How much does the success of your real estate business depend on the heroic efforts of an individual, whether it is you or another team member? After speaking with many real estate professionals over my time in real estate, there seems to be a consistent theme in relying on one or a couple of individuals to hold things together.
The superhero might be the business owner putting in 80-hour weeks, or a salesperson with commission earnings that provide precious cash flow each month. They might be a property manager who knows all of the landlords, tenants and properties off by heart without needing a database.
The short-term value of these heroic performances from your superheroes represent a major liability to the longevity of your business and can be one of the greatest impediments to growth in a real estate office.
Relying on an individual for operational success of any business places both an unsustainable level of power and responsibility on that individual, the superhero. The hero will either eventually break under the burden of their responsibility or undermine the vision and growth of the business by harbouring too much control and too much corporate knowledge in one place.
No matter how heroic, loyal or committed your superhero is, Superman, Iron Man, Achilles and Batman have taught us since our childhoods that every superhero is vulnerable. You need to ensure your superhero’s vulnerability is not transferred to the business, and that your business will survive any individual. Frankly, business owners need to protect their business and their vision from being held to ransom by heroes who might be over-committed to the point of being toxic.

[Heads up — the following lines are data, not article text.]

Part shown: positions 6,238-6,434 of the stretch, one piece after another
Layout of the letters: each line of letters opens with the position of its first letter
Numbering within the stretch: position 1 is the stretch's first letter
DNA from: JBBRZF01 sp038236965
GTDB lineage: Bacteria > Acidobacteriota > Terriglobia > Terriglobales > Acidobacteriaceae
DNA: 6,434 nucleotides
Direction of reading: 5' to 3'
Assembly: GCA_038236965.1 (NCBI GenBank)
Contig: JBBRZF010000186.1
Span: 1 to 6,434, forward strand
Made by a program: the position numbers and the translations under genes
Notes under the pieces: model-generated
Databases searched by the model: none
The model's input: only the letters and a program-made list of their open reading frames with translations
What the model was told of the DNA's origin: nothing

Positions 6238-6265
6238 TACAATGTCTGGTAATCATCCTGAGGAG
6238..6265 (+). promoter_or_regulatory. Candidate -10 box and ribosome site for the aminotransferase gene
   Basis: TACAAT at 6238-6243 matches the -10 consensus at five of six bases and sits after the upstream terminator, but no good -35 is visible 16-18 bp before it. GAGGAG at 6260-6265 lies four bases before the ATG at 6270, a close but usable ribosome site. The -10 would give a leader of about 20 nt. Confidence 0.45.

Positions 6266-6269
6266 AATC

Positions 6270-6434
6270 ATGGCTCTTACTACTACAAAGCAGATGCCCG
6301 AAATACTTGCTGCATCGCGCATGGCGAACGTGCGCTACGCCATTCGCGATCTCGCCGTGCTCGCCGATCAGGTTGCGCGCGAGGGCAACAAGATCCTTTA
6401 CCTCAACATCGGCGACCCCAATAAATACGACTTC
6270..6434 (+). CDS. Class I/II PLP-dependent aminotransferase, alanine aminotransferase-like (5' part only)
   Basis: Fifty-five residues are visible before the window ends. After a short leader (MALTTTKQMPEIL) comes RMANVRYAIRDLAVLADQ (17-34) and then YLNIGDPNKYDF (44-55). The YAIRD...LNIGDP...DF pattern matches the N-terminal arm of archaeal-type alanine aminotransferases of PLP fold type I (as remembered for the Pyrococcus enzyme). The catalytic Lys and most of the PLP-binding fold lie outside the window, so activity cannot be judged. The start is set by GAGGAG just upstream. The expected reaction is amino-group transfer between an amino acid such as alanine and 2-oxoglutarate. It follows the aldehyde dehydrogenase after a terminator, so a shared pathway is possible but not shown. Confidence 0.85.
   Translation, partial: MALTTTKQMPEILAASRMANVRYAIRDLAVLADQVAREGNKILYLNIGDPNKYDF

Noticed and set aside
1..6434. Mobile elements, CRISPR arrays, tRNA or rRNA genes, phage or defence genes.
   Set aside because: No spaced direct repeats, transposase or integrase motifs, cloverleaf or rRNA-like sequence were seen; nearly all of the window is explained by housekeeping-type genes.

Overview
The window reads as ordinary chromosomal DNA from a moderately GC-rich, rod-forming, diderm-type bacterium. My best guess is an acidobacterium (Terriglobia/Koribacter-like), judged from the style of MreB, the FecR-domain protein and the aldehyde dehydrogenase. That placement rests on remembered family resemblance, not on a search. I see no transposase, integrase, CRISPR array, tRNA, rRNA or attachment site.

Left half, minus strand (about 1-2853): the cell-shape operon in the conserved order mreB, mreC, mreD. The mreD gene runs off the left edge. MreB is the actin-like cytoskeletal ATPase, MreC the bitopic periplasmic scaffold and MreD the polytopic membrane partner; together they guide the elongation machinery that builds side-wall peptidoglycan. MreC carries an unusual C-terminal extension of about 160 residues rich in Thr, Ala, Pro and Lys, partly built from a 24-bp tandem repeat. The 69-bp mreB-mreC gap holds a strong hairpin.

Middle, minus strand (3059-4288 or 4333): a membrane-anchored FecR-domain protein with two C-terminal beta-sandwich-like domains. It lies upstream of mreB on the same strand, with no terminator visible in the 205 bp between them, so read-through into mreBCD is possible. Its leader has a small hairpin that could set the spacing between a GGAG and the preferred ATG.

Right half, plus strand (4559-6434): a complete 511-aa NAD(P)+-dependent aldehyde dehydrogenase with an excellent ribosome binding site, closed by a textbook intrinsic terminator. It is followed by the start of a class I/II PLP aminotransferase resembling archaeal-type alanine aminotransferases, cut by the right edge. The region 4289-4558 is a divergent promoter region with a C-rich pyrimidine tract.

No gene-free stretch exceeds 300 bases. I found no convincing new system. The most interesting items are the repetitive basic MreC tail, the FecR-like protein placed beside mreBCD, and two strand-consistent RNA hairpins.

A business can end up at the mercy of individual heroes (or even our own heroic efforts as business owners) when we become too focused on growth or loss prevention, and we don’t pay similar attention to the maturity of our business. So what is maturity? Most businesses start with a heavy reliance on an individual because it takes time to build infrastructure, policy and procedures, and systems are not as urgent as other demands.
As your business grows and takes on more clients and staff, the maturity of the business must match its growth. In most cases it is relatively organic that with growth follows an increased level of structure. We can call this “getting organised”. Being organised is more mature than a start-up business but still short of having mature systems that can deliver outcomes in the absence of an individual hero.
Whenever there is strain or growth that pushes the limit of those basic structures, a business will rely on heroes to pick up the slack. While it solves a short-term issue, these heroes provide an artificial and unsustainable solution to growth and volume in the long term. Additionally, it is the existence of a hero that prevents a business from developing the systems and structures that are required to handle more volume and better quality outcomes for clients.
Systems that record, monitor, review and adapt are the key to reaching a mature level of business operations. Maturity frees business owners and managers of the burden of being heroes themselves. Maturity and systems provide sustainability and make way for a level of growth that does not simultaneously erode or mitigate the quality of service delivery to existing clients. Systems provide a level of objective reporting across operations and team members, improving accuracy and accountability.
Systems also give a business the freedom to innovate and isolate parts of its operations in order to experiment with better ways to do things, and there is always an improvement that can be made. Systems distribute the right knowledge and the right resources to the right people at the right time.
Systems survive staff turnover and protect your corporate knowledge so that information and relationships remain with your business and your brand rather than with individuals. They also simplify processes and take the guesswork out of performance management, increasing efficiency, updating compliance measures and correcting any areas as they come up from time to time.
Despite how much we might appreciate a superhero (or be labouring as a superhero ourselves), ultimately, a superhero weakens your business, whereas super systems add maturity and strengthen your business for the long road ahead.